The official photographer of MaxFunCon and MaximumFun.org is Noe Montes.
Noe emailed me a few years ago and said he'd heard I'd moved to LA, and offered to shoot some photos of me. I agreed, and was happy to meet one of my new best friends, and a very gifted artist. Noe's a big man with a quiet manner, and he's a gifted portraitist. He takes pictures of people in LA that make me think that maybe living in LA isn't so bad.
In addition to his web presence, Noe shares pictures on his twitter feed, @NoeMontes. Follow him if you want a regular dose of what's beautiful about people.
We'll start recording this week's Jordan Jesse Go around 12:15 pacific time, and run until around 2PM PT. Our guest is the great Dave Hill, and we'll be getting a visit from the other great Dave Hill.
This is EPIC.
Janelle Monae's EP was solid, but it didn't have anything on it that I liked as much as Letting Go, which was on the Purple Ribbon All-Stars compilation. This song, though, is fantastic. And the video is amazing, too.
Lemmy Kilmister is the legendary frontman of the band Motorhead. We talk with him, and with Greg Olliver and Wes Orshoski, the directors of a documentary called Lemmy which premiered at South by Southwest in Austin.
Above: Royce the five nine talks about "flow" vs. "subject matter" in the craft of emceeing. He thinks flow is more important, and I'm inclined to agree.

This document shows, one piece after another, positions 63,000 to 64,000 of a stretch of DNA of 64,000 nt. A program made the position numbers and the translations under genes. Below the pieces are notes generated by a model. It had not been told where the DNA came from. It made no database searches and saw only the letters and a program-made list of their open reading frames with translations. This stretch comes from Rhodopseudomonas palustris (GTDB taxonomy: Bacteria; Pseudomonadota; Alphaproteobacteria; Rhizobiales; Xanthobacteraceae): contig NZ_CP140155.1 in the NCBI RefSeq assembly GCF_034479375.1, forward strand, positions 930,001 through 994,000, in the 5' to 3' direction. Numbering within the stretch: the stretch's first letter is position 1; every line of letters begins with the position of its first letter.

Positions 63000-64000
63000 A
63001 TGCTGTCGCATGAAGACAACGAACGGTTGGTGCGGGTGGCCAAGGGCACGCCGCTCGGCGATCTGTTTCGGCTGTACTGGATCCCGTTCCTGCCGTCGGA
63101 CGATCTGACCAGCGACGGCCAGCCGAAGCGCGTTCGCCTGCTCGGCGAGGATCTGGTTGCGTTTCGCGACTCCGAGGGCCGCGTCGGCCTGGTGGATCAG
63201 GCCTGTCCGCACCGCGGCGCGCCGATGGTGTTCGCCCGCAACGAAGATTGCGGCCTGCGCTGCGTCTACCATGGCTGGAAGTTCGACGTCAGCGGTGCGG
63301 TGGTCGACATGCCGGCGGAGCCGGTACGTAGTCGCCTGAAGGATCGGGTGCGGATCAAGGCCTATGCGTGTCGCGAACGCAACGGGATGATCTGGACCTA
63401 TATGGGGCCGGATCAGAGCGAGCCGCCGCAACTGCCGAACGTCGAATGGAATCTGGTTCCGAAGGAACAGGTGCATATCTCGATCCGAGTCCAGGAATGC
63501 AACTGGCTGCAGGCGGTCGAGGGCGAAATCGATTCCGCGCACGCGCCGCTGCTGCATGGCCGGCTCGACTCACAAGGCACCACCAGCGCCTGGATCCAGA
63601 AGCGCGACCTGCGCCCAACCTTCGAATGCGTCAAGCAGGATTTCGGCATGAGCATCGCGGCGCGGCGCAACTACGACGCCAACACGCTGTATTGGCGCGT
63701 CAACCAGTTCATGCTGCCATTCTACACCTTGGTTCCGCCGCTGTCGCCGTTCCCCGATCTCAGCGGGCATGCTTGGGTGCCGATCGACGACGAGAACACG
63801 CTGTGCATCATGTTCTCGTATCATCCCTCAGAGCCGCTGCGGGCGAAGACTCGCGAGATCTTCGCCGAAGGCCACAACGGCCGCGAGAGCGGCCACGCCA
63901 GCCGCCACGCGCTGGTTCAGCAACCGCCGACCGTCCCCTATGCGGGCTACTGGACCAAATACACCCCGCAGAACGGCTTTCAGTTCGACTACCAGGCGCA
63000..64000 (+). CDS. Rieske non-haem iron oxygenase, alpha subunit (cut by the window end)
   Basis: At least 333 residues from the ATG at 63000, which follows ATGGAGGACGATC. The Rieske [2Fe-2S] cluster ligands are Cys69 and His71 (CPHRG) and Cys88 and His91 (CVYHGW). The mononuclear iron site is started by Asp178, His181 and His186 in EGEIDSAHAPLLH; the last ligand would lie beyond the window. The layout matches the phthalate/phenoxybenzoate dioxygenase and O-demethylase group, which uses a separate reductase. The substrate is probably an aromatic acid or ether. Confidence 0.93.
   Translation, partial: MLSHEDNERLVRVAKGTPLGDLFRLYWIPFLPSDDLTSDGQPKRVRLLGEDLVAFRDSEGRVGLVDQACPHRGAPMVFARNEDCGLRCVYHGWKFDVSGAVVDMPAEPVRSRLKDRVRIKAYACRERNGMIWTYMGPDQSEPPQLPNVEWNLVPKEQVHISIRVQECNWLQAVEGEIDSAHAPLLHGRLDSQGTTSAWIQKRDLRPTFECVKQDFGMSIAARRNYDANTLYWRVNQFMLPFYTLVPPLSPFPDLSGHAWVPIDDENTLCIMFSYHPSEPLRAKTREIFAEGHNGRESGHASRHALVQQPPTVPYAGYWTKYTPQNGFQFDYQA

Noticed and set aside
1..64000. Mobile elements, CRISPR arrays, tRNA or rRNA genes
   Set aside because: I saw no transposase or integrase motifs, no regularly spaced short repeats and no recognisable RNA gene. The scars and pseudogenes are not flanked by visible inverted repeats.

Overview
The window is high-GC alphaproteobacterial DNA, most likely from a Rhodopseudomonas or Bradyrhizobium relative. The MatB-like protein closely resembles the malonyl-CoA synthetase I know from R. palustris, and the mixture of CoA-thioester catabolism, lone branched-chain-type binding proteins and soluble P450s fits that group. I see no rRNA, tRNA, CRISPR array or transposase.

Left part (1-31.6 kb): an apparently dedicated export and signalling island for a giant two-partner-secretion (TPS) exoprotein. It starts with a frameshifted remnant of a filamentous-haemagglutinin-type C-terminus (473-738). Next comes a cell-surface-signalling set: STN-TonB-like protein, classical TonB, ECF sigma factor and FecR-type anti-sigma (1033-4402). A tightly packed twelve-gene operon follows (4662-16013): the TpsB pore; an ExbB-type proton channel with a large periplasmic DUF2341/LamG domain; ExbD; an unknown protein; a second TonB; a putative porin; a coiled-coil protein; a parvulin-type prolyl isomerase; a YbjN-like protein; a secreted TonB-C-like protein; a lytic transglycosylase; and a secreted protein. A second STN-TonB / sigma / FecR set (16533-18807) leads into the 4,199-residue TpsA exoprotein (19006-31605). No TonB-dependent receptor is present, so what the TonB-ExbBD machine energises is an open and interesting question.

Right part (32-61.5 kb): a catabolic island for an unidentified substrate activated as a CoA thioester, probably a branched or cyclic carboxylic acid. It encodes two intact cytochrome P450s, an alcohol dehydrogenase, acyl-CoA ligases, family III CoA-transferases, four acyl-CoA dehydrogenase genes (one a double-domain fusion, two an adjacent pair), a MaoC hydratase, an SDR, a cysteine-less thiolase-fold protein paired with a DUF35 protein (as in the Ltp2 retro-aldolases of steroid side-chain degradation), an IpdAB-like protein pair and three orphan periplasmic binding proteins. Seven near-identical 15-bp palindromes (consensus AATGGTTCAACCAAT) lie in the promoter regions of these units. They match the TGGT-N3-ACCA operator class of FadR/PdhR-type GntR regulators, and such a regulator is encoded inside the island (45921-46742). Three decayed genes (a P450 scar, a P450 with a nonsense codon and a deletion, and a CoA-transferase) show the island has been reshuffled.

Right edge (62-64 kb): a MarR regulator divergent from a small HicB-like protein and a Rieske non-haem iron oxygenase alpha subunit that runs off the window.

Flow is the part of hip-hop that I find the most non-fans don't get. They can tell you why the positive message of a Jurassic 5 song is great ("it's like poetry!"), but they don't understand this core principle of emceeing.
Flow is all the parts of what a rapper does that aren't the content of the lyrics. It is the style, the aesthetic experience. It's why I think Missy Elliott (whose lyrics generally amount to: "I'm having fun! You should too!") is every bit as great an emcee as the much denser, more "contentful" Talib Kweli. The former is a part of the music, sometimes following, sometimes soloing. The latter often seems like he's having a fight with tbe song.
I think that it goes back to the idea that hip-hop is poetry set to music. It isn't. It's music made with words. A rapper doesn't use (much) melody, but that doesn't make him a poet any more than it makes him a novelist or a writer of technical manuals. At the core of hip-hop is the aesthetics of the rapper's voice. Lyrical content counts, too, but not as much as style, tone, timbre, rhythm. The rapper is making music every bit as much as the producer who made the beat is - his instrument is his voice.
From MaxFunster Dan, who understands that the customization craze extends far beyond your Honda CRX.
A special treat for Jordan, Jesse, Go! subscribers: a show from our newest MaxFun affiliate, Stop Podcasting Yourself. This one features our old pal Scott Simpson from You Look Nice Today. Enjoy the show, and subscribe to SPY in iTunes!